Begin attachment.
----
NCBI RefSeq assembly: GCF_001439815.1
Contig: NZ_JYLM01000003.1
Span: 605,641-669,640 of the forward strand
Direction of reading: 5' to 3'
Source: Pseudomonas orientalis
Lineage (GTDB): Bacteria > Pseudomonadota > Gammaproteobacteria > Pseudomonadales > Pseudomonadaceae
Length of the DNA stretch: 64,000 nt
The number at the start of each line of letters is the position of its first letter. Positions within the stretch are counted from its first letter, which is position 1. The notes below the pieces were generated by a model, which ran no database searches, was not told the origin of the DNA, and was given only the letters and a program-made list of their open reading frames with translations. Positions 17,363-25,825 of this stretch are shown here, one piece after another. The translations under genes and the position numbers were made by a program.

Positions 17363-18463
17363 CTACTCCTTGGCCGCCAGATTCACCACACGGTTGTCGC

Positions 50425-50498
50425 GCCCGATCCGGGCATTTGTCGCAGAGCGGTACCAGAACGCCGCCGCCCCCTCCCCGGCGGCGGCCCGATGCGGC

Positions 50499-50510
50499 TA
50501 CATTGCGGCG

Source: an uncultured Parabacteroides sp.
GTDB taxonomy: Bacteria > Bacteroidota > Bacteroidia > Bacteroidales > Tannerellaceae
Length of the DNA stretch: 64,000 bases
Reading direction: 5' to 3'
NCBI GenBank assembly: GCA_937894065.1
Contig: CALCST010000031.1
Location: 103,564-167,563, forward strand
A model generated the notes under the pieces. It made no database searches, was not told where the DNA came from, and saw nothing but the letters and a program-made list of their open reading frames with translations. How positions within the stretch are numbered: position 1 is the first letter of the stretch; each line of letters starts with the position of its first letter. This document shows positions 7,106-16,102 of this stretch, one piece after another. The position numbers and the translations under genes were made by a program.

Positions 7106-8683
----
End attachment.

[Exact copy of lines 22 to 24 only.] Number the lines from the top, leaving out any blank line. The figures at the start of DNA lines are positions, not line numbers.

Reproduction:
Location: 103,564-167,563, forward strand
A model generated the notes under the pieces. It made no database searches, was not told where the DNA came from, and saw nothing but the letters and a program-made list of their open reading frames with translations. How positions within the stretch are numbered: position 1 is the first letter of the stretch; each line of letters starts with the position of its first letter. This document shows positions 7,106-16,102 of this stretch, one piece after another. The position numbers and the translations under genes were made by a program.

Positions 7106-8683